A roast turkey is the centerpiece of Thanksgiving and because the meal is built around it, cooks often feel some pressure to get it cooked perfectly. The turkey, usually sold frozen, must be thawed for quite some time before it can be prepped – and for every two chefs out there there are 3 opinions on how the turkey should be cooked. There is one turkey that I know of that promises to make Thanksgiving easier by eliminating all of these variables: the Jennie-O Turkey Store Oven Ready Whole Turkey.
The turkey comes in an oven bag and is baked from frozen. All you really need to do is take the turkey, still in the bag, and place it in a roasting pan in a preheated oven. An 11-13 pound turkey takes about 3 1/2 hours to cook completely. There is an oven thermometer already in the turkey that “pops up” when the turkey is done so you know exactly when to take it out of the oven.
I was skeptical before I tried it. Frozen turkey? No work required? It honestly seemed like it was too simple, but the fact that I didn’t have to handle a huge raw turkey was extremely appealing, as was the idea that the turkey is a huge Thanksgiving time-saver.
A crowd-feeding turkey is the biggest thing that some of us cook during the year, and that often means that we need special cookware to accommodate its size and shape, while most oven-roasted meats and vegetables do just fine in smaller and shallower pans. A roasting pan should be big and fairly deep, about 3-4 inches, to hold all the drippings from your roast and any vegetables you want to cook alongside it. Even though it might not be your most-used kitchen pan, you’ll get much better results and have an easier time cooking if you put a little thought into choosing a roasting pan.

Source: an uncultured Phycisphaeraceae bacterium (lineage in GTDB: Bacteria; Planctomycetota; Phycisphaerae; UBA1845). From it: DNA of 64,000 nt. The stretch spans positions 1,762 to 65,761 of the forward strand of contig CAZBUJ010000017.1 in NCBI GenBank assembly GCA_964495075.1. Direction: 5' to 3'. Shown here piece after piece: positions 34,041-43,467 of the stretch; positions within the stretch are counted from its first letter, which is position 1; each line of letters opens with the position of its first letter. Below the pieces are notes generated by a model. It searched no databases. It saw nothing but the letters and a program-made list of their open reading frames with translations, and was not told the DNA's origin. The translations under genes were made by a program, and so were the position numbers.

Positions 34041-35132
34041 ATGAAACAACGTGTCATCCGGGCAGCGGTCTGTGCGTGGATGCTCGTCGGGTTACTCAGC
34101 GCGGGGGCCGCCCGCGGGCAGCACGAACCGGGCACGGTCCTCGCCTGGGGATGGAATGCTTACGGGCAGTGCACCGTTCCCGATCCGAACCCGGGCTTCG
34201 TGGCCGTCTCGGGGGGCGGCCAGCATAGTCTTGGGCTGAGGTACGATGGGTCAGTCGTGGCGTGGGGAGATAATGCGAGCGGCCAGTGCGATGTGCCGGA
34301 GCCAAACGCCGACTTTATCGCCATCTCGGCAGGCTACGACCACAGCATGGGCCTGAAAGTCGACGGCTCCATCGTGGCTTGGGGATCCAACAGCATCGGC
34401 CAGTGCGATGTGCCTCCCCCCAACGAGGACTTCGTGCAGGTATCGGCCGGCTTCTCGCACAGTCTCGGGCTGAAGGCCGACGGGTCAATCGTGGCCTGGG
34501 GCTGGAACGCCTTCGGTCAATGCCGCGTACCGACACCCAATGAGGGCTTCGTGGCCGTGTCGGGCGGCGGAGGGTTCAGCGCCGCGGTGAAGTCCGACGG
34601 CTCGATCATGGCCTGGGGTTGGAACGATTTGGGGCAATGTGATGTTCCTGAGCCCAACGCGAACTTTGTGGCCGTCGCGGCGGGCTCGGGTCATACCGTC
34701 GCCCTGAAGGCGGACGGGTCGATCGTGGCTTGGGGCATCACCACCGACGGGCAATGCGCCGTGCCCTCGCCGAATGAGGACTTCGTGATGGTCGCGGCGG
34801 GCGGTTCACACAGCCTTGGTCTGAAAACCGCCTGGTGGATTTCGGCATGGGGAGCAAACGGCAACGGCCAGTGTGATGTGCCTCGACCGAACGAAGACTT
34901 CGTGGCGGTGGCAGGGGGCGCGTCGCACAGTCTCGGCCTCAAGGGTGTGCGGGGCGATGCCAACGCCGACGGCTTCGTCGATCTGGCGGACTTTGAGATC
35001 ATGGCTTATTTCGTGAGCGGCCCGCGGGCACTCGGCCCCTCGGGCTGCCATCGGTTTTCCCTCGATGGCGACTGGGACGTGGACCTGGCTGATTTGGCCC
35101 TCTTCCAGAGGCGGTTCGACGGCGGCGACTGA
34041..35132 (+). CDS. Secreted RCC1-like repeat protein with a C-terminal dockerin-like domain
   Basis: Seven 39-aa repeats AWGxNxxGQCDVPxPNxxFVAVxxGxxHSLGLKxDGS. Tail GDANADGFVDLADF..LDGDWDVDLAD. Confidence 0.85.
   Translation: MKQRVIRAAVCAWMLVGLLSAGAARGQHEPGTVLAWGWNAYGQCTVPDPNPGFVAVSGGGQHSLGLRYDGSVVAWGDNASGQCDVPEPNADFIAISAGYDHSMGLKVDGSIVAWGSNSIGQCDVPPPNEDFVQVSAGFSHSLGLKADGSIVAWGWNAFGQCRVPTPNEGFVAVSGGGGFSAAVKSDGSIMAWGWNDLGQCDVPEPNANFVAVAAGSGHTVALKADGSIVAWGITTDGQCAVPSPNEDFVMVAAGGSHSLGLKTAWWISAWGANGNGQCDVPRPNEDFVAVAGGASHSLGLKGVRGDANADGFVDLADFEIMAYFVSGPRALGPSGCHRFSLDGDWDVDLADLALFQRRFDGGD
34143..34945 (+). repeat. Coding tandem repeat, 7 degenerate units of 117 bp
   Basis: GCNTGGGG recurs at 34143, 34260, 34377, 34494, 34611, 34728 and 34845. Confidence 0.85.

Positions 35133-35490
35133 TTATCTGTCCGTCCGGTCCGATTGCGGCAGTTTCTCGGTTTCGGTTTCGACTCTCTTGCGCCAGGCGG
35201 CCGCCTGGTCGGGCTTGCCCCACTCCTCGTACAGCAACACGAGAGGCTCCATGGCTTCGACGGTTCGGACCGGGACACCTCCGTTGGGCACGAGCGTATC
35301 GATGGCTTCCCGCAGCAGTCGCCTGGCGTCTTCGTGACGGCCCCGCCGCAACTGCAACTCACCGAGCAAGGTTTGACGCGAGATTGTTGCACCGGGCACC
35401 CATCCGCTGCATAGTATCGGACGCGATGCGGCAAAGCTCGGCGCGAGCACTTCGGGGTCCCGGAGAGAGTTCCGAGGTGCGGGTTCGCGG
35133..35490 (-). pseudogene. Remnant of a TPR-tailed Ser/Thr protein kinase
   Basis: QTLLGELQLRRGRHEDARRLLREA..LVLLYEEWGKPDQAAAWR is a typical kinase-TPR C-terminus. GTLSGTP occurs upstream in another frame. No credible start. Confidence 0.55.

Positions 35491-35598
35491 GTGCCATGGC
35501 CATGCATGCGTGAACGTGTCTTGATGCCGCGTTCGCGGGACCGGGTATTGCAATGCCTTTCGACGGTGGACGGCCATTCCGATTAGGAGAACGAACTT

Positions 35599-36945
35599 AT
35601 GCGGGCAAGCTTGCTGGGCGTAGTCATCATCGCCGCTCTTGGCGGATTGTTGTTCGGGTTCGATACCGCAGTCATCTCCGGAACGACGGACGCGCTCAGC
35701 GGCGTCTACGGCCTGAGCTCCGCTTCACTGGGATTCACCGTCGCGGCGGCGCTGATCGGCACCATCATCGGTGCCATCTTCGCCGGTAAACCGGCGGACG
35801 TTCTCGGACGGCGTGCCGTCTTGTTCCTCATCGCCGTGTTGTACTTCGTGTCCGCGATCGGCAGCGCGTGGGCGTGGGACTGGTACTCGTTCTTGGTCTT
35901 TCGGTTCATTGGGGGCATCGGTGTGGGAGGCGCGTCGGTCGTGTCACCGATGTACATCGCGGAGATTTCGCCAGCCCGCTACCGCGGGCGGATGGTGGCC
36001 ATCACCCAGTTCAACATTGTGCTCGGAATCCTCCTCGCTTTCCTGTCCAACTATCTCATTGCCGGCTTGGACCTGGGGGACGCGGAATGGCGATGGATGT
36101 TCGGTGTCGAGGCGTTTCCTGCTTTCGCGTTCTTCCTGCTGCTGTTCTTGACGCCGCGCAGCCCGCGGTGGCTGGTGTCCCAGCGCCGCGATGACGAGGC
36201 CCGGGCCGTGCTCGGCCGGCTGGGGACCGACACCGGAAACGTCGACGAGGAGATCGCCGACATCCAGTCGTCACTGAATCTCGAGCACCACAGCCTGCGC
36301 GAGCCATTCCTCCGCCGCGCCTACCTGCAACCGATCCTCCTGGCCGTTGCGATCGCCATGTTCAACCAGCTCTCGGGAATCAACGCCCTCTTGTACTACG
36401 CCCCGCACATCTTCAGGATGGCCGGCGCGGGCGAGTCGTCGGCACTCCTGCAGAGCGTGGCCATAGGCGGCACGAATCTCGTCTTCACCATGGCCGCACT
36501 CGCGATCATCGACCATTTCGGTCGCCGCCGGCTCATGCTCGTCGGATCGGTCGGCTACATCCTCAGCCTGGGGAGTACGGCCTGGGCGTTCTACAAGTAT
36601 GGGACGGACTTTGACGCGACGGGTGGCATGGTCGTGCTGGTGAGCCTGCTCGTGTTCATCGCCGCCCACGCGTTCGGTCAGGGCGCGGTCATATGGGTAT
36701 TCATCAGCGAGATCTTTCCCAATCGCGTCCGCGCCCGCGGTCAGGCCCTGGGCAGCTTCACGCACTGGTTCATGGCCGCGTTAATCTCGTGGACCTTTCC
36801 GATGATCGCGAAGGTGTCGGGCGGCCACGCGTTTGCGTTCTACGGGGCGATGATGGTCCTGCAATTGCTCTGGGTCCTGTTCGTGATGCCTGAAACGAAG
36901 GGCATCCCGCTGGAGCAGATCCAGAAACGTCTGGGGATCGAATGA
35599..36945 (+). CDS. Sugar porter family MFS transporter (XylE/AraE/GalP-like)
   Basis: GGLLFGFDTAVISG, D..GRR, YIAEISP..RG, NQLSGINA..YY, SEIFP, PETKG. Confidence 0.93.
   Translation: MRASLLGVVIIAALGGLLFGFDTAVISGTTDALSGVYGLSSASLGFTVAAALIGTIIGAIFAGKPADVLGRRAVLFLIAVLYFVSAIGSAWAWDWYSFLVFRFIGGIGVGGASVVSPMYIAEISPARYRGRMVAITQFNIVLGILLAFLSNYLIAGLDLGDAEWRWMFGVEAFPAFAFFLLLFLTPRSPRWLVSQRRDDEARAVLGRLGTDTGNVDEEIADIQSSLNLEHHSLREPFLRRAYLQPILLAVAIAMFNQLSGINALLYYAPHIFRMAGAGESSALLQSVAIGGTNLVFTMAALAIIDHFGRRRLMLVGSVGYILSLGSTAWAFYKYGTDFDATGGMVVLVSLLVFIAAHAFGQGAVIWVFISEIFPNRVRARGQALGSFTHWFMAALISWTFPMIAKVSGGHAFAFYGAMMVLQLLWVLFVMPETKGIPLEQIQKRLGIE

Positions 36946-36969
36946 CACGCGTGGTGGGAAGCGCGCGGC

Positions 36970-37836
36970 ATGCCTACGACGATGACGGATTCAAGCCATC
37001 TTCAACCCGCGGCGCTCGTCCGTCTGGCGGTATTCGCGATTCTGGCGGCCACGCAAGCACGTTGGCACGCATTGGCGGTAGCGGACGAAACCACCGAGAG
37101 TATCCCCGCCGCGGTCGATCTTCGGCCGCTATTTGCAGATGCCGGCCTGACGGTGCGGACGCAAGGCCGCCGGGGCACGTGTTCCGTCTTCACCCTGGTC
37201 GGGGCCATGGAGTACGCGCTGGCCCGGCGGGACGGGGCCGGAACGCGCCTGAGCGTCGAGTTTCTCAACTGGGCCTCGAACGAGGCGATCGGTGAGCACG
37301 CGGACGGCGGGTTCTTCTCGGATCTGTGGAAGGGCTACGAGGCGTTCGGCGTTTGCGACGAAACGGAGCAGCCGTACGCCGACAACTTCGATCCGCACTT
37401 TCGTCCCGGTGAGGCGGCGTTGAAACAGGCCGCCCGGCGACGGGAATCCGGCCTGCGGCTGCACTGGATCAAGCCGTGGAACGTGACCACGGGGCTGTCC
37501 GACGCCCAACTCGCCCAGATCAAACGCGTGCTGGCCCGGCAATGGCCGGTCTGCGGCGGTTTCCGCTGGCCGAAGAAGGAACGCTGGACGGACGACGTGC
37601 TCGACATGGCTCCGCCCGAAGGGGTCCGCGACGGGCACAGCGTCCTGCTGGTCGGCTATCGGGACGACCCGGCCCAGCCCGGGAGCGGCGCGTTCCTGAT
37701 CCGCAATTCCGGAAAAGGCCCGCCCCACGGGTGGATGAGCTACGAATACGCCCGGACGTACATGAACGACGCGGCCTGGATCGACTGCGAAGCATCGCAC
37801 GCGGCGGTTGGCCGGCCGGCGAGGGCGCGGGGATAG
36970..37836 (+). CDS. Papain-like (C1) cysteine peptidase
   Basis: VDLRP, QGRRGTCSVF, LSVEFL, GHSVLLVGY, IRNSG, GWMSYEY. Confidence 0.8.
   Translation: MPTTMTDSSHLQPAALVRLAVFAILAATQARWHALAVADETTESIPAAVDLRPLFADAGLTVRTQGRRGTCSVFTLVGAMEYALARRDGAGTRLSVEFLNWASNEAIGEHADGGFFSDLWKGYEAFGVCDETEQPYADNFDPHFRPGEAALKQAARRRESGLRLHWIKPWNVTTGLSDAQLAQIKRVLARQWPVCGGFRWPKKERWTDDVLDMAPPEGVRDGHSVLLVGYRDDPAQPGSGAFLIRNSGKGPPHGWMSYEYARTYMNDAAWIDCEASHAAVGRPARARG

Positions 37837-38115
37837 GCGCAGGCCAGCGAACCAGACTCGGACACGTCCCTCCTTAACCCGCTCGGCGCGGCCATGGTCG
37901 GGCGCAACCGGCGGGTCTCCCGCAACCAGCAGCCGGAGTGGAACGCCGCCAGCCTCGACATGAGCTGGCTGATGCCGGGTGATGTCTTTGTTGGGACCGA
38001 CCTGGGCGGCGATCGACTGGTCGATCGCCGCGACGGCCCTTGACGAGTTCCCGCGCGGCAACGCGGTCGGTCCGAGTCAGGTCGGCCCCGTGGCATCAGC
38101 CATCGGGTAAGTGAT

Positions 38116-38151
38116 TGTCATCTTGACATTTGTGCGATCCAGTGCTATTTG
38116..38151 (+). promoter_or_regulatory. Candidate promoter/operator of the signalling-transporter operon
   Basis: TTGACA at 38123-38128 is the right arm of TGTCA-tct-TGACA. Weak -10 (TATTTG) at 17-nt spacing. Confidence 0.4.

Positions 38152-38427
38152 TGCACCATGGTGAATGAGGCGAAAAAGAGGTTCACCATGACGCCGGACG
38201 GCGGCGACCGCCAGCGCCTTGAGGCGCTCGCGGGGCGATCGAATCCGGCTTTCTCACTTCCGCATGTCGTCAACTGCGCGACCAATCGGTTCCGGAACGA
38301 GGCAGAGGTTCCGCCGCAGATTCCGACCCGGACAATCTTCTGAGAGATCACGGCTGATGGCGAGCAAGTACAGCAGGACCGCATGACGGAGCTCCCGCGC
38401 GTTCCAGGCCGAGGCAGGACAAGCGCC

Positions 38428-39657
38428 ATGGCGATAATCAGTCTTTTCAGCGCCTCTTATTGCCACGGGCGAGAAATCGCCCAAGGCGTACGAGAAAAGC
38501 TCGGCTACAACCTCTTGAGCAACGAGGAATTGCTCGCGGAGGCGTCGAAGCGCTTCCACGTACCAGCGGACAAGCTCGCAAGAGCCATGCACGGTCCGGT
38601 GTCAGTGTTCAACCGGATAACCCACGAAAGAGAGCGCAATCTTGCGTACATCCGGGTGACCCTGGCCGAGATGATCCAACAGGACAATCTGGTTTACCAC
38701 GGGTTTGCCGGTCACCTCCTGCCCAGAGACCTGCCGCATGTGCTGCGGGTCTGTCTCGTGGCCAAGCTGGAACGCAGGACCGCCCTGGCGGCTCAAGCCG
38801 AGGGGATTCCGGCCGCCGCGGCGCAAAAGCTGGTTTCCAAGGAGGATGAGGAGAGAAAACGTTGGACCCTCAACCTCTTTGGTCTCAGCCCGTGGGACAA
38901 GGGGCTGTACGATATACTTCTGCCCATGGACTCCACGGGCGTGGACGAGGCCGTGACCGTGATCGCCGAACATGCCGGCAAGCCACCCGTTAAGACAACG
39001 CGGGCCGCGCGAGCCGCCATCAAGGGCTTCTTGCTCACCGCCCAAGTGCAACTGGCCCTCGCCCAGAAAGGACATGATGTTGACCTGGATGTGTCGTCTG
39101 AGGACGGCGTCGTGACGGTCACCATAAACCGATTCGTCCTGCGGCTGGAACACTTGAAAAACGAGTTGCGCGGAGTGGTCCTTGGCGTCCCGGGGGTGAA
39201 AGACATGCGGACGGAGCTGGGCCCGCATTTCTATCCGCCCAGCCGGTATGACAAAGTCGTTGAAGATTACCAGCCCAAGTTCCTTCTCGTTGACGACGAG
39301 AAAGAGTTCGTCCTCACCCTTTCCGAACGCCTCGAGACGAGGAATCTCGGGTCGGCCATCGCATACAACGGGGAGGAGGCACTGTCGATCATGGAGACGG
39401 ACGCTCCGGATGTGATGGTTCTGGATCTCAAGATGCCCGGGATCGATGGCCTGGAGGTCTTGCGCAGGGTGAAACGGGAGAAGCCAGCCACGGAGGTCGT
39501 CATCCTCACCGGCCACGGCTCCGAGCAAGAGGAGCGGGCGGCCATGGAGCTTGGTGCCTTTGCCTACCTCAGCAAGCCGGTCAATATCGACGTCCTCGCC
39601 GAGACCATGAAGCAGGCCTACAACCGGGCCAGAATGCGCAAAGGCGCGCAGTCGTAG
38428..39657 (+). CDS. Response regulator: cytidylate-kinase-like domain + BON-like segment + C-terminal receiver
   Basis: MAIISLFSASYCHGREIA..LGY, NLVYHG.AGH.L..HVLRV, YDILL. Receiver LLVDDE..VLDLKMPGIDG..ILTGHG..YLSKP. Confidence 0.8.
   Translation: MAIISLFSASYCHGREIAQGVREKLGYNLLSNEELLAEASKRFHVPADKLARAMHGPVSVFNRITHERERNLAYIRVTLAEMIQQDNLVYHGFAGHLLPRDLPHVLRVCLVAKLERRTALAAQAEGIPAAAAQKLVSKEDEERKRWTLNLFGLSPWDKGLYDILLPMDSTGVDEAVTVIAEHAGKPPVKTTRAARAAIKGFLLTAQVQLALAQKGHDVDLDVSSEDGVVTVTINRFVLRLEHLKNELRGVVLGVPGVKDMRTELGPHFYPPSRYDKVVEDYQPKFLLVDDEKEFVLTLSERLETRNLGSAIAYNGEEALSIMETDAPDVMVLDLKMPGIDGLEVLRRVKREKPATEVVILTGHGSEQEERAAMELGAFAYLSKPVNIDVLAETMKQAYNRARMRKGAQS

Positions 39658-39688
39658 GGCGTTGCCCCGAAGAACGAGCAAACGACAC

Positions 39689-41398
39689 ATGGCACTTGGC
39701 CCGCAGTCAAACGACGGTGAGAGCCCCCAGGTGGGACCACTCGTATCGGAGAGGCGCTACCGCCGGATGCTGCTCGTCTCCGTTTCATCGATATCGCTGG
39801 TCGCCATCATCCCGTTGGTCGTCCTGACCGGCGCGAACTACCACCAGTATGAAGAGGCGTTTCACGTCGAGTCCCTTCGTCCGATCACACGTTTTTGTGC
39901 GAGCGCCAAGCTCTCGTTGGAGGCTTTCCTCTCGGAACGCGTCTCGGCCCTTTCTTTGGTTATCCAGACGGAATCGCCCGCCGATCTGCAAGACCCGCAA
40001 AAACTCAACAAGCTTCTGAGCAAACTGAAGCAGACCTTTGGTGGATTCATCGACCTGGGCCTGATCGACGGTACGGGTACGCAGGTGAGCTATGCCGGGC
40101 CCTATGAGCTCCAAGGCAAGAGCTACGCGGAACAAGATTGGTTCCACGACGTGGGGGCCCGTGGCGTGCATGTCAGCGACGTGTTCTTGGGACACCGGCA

The first step is to measure your oven – and then take the measuring tape with you when you shop. You can’t entirely trust the measurements given by manufacturers, either of ovens or of baking pans. Ovens can have ridges (to hold up oven shelves) that narrow the available space in an oven, and while pans’ interior measurements may measure up as advertised, the thickness and shape of the pan may cause the actual dimensions of the thing to vary. And don’t forget to include the handles when you measure! Handles can extend up to 2-3 inches from the sides of a pan, inches that aren’t always listed with a pan’s standard dimensions.
Does anyone besides me have leftover turkey around the house today?
Thanksgiving is one holiday where people look forward to leftovers just as much as they do to the actual dinner. There is always a ton of food to work with (especially if your family is anything like mine and tends to overcook for the original meal) and there are lots of things you can do with those leftovers for a whole weekend of variety.
My favorite thing to make with leftover turkey, as I’ve mentioned before, is a good sandwich. Sandwiches just seem like so much less effort than anything really cooked, like soup or a similar dish that requires lots of prep, and are incredibly satisfying. This particular sandwich is a good one, too. It’s a combination of turkey, cranberry sauce and brie, toasted until it is a hot and melty panini sandwich. The cranberry sauce (or cranberry jelly) adds tartness and a lot of moisture to the sandwich, while the creamy brie holds it all together. It is absolutely idea for leftover chicken or turkey, but will work just as well with deli-sliced turkey on a non-holiday basis.